“No one has convinced me that CA companies are hurting because they aren’t able to lock up their employees under a non-compete. You never hear CA CEOs complain about this. And you don’t hear local VCs or PE folks say that they won’t invest in a company on the west coast because employees aren’t bound by non-competes.

“Somehow our local companies (mostly big) have convinced some elected officials that non-competes are critical to their business. Instead the real motivation could be that they get to pay their employees a lower salary as a result of these lock ups and at the same time stifling innovation.

“We need to create more companies not protect the few we have.”

[Third update, 6:20 p.m., July 29, 2009] Rep. Will Brownsberger comments by e-mail:

“We will continue to work to improve the venture climate and protect employees better by changing our non-compete laws.  I’m hopeful that the administration will ultimately support the responsible bill that we have been developing.”

[Fourth update, 8:30 a.m., July 31, 2009] Secretary Bialecki has published an additional blog post clarifying his position on proposals to change the law around noncompete agreements.

Bialecki writes in part: “I have seen a number of responses to my blog entry on non-competes earlier this week, including one Tweet that summarized it as ‘Bialecki…argues for the status quo.’ I don’t think that’s what I said, but on re-reading my own post, I can see why someone would say that…I think Rep. Will Brownsberger and his colleagues got it right by deciding to limit/regulate non-competes, as opposed to attempting to eliminate them in Massachusetts…[That] does send the discussion down a challenging path, because the limitation/regulation approach means that a lot of lines need to be drawn in places where there is no clear answer…Does that mean the limitation/regulation approach is not worth trying? Absolutely not. We welcome the efforts of Rep. Brownsberger, his colleagues and other stakeholders in the MA innovation economy to explore the possibilities for non-compete rules that work better than the ones we have today, and we will certainly keep an open mind.”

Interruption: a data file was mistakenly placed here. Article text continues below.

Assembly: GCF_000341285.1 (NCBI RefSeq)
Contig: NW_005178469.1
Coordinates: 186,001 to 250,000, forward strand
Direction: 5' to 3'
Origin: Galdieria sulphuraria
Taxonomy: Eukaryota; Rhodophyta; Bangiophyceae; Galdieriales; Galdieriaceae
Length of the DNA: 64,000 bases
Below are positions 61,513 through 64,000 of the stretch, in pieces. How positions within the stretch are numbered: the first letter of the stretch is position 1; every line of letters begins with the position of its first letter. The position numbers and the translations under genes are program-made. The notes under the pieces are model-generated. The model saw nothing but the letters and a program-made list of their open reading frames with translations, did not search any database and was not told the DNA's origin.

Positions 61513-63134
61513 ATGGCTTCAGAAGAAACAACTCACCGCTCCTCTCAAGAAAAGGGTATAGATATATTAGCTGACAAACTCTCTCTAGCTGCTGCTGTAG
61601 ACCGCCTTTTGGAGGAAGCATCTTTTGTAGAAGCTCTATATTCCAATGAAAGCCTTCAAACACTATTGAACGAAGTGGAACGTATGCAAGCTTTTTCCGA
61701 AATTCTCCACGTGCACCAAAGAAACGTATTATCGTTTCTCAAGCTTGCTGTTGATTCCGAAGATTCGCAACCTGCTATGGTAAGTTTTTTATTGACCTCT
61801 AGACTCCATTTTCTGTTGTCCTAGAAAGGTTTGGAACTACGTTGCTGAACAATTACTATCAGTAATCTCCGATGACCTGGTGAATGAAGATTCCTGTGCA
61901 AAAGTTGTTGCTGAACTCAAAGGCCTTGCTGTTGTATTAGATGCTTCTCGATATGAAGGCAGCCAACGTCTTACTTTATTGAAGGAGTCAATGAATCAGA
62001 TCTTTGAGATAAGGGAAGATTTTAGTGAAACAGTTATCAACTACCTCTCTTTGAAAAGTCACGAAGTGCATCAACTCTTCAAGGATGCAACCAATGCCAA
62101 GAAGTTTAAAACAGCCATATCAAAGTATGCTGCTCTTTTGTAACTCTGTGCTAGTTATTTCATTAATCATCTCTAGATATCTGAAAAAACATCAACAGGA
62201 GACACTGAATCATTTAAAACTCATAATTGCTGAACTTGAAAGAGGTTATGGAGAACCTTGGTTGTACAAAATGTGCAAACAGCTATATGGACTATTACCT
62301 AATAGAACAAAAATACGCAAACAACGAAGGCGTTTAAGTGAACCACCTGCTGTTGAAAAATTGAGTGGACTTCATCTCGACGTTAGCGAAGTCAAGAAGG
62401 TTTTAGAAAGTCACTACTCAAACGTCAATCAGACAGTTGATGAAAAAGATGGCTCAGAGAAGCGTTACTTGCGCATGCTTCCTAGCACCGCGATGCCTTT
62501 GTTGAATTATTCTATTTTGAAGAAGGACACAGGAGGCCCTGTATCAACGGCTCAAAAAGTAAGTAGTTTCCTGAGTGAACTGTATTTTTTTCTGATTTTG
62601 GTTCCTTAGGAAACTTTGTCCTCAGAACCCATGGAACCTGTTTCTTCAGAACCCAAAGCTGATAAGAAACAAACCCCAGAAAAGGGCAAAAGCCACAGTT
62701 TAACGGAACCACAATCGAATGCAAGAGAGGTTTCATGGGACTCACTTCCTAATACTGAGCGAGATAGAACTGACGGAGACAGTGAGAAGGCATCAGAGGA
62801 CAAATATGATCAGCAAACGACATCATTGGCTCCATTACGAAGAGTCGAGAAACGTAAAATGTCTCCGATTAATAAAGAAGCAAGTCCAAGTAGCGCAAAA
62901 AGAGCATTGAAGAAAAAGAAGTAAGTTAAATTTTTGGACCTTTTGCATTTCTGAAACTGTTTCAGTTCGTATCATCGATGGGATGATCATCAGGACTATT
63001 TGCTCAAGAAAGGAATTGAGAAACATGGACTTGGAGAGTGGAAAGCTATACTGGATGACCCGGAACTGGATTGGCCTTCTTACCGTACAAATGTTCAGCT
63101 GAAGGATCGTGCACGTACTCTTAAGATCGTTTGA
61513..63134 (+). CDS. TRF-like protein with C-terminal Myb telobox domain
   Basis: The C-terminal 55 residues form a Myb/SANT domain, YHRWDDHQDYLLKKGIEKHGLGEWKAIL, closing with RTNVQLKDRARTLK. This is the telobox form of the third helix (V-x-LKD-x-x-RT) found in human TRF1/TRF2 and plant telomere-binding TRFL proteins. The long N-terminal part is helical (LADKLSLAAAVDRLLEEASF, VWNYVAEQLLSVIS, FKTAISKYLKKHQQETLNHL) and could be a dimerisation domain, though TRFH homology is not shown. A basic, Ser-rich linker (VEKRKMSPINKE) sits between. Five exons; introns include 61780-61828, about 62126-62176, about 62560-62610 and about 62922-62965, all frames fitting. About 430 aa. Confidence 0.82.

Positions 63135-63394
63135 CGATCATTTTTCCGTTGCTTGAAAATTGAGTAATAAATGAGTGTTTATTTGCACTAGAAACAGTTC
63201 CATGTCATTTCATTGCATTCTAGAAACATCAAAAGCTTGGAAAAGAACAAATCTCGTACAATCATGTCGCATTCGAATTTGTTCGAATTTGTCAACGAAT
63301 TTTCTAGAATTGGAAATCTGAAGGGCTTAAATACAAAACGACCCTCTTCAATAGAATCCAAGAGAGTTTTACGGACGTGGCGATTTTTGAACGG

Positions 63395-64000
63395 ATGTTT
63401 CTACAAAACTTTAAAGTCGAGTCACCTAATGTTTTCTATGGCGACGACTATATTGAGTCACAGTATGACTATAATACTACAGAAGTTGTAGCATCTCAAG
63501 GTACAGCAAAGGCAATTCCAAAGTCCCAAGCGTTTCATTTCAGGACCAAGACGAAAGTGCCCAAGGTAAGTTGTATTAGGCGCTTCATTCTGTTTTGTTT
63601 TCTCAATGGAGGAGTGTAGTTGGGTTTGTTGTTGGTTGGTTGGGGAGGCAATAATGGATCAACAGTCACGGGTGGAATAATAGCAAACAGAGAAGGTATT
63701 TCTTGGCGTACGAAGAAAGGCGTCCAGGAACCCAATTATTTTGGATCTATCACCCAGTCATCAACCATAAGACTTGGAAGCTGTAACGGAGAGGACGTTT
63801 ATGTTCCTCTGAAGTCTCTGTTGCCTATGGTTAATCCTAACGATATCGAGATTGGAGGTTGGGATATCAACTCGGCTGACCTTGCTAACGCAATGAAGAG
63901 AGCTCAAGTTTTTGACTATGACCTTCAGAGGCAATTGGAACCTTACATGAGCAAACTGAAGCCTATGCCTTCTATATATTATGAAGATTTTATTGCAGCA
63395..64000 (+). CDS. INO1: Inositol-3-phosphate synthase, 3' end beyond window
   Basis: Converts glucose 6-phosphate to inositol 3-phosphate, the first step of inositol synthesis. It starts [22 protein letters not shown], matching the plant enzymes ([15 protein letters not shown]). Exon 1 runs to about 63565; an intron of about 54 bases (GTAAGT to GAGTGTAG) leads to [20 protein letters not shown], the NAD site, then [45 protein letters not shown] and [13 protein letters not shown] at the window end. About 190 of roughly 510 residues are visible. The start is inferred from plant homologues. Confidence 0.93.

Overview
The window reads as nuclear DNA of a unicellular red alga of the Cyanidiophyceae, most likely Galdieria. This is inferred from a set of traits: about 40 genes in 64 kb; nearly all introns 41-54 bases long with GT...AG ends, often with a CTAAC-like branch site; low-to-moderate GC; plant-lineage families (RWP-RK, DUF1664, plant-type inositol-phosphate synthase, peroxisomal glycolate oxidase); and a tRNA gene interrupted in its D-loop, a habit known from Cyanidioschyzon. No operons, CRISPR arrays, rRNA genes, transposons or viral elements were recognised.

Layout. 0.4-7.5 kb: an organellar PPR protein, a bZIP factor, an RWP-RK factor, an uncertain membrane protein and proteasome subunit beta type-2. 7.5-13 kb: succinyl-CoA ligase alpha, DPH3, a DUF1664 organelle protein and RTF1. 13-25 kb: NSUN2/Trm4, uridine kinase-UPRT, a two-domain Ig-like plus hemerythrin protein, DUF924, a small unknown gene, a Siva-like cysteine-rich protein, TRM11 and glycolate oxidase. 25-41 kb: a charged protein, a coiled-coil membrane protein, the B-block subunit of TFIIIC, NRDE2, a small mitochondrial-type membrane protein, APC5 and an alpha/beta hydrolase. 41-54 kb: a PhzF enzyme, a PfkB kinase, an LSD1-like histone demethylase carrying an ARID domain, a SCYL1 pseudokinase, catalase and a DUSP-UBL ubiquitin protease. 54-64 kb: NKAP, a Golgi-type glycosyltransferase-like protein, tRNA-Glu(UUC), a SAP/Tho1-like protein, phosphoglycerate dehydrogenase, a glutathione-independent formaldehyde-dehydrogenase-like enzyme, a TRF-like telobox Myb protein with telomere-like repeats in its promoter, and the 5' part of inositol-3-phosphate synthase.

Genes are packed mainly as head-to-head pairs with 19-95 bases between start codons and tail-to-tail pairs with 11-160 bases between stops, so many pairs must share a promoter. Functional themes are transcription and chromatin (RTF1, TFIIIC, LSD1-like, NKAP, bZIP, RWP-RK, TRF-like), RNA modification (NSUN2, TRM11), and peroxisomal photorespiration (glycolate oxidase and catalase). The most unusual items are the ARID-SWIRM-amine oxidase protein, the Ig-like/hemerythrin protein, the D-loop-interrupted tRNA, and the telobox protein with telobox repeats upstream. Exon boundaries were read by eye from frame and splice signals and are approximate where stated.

Wade Roush is a contributing editor at Xconomy. Follow @wroush

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  • Pearl Freier

    If there isn’t a bigger lobby in the MA tech community against non-competes, status quo will remain. It sounds like the Patrick administration is hearing only from a small number of people on why non-competes are hurting innovation in Massachusetts. There’s plenty of evidence to support why change is needed- but not enough people are coming forward.

    Look at what happened when word got out that the Zoo may have to close- when Patrick administration announced budget cuts. The public response forced the change in plans.

    Or perhaps a fair compromise would be to have a bill that limits non-competes to 3 to 6 months.

    Otherwise the curse of Rte 128 is going to continue to haunt us, and we can continue to follow Michigan’s example of how well non-competes work for innovation and growth. And not learn from this.

    Status quo if we’re lucky. That’s the best case scenario probably.

    Just my two cents.